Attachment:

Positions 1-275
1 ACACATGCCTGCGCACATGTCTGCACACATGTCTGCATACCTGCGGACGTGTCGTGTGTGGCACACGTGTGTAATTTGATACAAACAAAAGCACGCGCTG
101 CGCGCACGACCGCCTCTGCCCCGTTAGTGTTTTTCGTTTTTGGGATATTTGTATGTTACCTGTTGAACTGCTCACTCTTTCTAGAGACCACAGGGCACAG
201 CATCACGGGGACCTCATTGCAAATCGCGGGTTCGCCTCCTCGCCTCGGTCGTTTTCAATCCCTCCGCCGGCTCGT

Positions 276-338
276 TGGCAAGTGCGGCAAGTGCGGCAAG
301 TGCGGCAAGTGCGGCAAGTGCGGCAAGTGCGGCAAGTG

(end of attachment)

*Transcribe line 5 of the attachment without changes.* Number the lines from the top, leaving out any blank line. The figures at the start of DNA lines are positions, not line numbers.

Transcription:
Positions 276-338